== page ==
OAuth 2 overview
This article assumes that readers are familiar with OAuth 2. However, below a brief description of it is presented below.
- The application requests authorization to access service resources from the user. The application needs to provide the client ID, client secret, redirect URI and the required scopes.
- If the user authorizes the request, the application receives an authorization grant
- The application requests an access token from the authorization server by presenting authentication of its own identity, and the authorization grant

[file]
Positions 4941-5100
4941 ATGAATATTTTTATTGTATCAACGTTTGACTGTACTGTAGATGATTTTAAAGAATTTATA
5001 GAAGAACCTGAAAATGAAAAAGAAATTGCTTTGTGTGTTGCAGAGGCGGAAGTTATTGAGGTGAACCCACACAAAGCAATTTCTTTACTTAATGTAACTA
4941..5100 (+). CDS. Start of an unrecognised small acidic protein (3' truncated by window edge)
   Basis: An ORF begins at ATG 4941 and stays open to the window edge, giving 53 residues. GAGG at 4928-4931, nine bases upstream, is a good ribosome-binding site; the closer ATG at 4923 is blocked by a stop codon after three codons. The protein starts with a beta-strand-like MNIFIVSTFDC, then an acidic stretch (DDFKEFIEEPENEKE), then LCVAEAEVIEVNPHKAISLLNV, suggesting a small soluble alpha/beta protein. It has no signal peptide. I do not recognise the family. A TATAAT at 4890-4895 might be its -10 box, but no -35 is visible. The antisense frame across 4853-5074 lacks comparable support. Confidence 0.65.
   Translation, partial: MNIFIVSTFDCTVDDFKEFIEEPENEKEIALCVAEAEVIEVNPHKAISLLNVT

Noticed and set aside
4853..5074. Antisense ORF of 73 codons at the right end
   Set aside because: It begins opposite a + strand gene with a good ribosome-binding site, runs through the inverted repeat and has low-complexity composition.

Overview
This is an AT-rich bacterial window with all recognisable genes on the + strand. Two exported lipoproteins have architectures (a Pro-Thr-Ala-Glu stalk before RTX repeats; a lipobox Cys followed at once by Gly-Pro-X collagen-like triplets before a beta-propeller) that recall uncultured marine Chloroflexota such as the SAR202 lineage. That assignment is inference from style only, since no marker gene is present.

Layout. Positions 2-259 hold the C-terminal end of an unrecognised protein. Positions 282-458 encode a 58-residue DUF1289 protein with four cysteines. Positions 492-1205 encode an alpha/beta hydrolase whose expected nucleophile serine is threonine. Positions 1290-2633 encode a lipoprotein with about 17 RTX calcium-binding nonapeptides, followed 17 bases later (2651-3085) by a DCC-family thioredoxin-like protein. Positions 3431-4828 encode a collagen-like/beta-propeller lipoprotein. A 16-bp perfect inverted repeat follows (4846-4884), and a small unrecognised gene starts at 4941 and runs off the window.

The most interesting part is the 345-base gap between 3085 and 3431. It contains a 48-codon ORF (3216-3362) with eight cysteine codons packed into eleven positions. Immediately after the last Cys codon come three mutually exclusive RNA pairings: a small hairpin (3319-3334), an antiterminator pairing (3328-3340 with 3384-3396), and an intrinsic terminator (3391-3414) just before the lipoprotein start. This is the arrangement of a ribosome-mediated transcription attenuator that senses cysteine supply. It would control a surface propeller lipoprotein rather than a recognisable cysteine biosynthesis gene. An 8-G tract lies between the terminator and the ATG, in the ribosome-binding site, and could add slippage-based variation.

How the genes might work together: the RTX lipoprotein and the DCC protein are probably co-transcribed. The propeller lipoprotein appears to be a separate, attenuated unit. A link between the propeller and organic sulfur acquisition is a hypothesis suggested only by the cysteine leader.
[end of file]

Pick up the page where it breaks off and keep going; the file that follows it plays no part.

- If the application identity is authenticated and the authorization grant is valid, the authorization server issues the access and refresh (if required) token to the application. Authorization is complete.
- The application requests the resource from the resource server and presents the access token for authentication
- If the access token is valid, the resource server serves the resource to the application
The are some main Pros and Cons in OAuth 2.0
- OAuth 2.0 is easier to use and implement (compared to OAuth 1.0)
- Wide spread and continuing growing
- Short lived Tokens
- Encapsulated Tokens
— No signature (relies solely on SSL/TLS ), Bearer Tokens
— No built-in security
— Can be dangerous if used from not experienced people
— Too many compromises. Working group did not make clear decisions
— Mobile integration (web views)
— Oauth 2.0 spec is not a protocol, it is rather a framework — RFC 6749